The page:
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If you have this inside your toilet, it may explode government agency warns

Look at the toilet astronauts have to use in space

Astronauts are often asked 'How do you 'go' in space?' In this 2010 video posted on NASA's YouTube page, you can see the workings of a space toilet.
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Astronauts are often asked 'How do you 'go' in space?' In this 2010 video posted on NASA's YouTube page, you can see the workings of a space toilet.

A pressurized flushing system installed in some toilets could cause you a terrifying surprise while you’re in the bathroom. You may even get injured.

The Flushmate II 501-B has been recalled as of Oct. 18, according the Consumer Product Safety Commission, a consumer protection agency of the United States government.

The Flushmate can cause your toilet to shatter with built up pressure, according to the safety commission.

“The system can burst at or near the vessel weld seam releasing stored pressure. This pressure can lift the tank lid and shatter the tank, posing impact and laceration hazards to consumers and property damage,” the commission says on its website.

Astronauts are often asked 'How do you 'go' in space?' In this 2010 video posted on NASA's YouTube page, you can see the workings of a space toilet.

The unit is a black cylinder that sits inside the tank of a toilet. About 1.4 millions devices are affected in the United States, according to the safety commission, along with an additional 17,300 in Canada.

Flushmate.jpg
Flushmate Courtesy of The Consumer Product Safety Commission.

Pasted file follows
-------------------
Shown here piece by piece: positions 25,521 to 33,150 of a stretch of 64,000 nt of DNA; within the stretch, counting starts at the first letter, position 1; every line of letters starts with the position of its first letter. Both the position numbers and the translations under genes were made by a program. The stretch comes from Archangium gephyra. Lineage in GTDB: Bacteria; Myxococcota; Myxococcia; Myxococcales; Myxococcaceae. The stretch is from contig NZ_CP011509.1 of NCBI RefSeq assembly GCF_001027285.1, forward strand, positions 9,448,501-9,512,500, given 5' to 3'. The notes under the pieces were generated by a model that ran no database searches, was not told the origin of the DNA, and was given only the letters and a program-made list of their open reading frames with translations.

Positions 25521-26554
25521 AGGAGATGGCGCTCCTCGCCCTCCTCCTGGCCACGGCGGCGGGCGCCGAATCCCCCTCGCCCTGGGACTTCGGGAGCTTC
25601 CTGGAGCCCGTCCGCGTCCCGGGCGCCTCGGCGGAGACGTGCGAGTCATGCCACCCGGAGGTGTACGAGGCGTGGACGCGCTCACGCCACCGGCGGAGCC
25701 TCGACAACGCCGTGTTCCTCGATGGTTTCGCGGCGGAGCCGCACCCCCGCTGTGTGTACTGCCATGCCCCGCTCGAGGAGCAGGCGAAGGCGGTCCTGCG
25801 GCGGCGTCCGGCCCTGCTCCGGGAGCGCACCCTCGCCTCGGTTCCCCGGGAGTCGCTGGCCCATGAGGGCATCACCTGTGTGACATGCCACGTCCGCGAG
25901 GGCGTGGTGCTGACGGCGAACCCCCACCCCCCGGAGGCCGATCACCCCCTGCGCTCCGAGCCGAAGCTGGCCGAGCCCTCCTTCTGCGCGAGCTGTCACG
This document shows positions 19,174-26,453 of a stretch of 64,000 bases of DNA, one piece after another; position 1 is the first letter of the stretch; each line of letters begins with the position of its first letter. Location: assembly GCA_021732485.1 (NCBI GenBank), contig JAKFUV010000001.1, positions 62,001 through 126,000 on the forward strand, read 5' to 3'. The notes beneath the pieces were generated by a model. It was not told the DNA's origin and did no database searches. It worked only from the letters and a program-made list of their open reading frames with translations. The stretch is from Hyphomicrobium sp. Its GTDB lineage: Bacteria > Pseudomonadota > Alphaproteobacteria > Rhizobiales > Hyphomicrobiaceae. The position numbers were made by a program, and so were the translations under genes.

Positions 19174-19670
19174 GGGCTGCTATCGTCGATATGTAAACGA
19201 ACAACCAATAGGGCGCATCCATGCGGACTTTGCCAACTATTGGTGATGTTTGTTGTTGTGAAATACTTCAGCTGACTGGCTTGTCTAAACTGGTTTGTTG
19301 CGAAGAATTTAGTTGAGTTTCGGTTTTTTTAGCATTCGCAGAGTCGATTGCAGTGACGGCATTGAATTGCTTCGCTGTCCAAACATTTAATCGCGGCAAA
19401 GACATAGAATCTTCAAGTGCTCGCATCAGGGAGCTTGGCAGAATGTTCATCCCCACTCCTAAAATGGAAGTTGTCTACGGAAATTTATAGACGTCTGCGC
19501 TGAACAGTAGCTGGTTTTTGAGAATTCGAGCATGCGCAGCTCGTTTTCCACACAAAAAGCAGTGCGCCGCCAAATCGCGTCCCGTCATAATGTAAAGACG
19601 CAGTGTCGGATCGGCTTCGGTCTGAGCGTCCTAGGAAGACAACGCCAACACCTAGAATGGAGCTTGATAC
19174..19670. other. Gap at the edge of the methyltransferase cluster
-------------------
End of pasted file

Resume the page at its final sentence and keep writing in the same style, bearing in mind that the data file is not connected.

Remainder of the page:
The commission suggests you replace the unit with a different model if you have such a device in your tank.

The Flushmate II 501-B is part of Flushmate’s “Pressure-Assisted” systems described on the company’s website as “a component inside of a specially designed toilet that harnesses the pressure from the water supply line to provide the energy needed to complete the flush.”

Here’s how the Flushmate is supposed to work the company says — it “traps air as it fills with water and uses the water supply line pressure to compress the trapped air inside. The compressed air forces the water into the bowl so instead of the ‘pulling’ or siphon action of a gravity unit, the Pressure-Assisted unit ‘pushes’ waste out. This vigorous flushing action rinses the bowl better than gravity units.”

This isn’t the first recall of a Flushmate device. The Flushmate III, a different model, was recalled in 2012, 2014 and 2016 for the same reasons as the latest call back, according to Consumber Product Safety Commission.

You can see if your toilet would be affected here.

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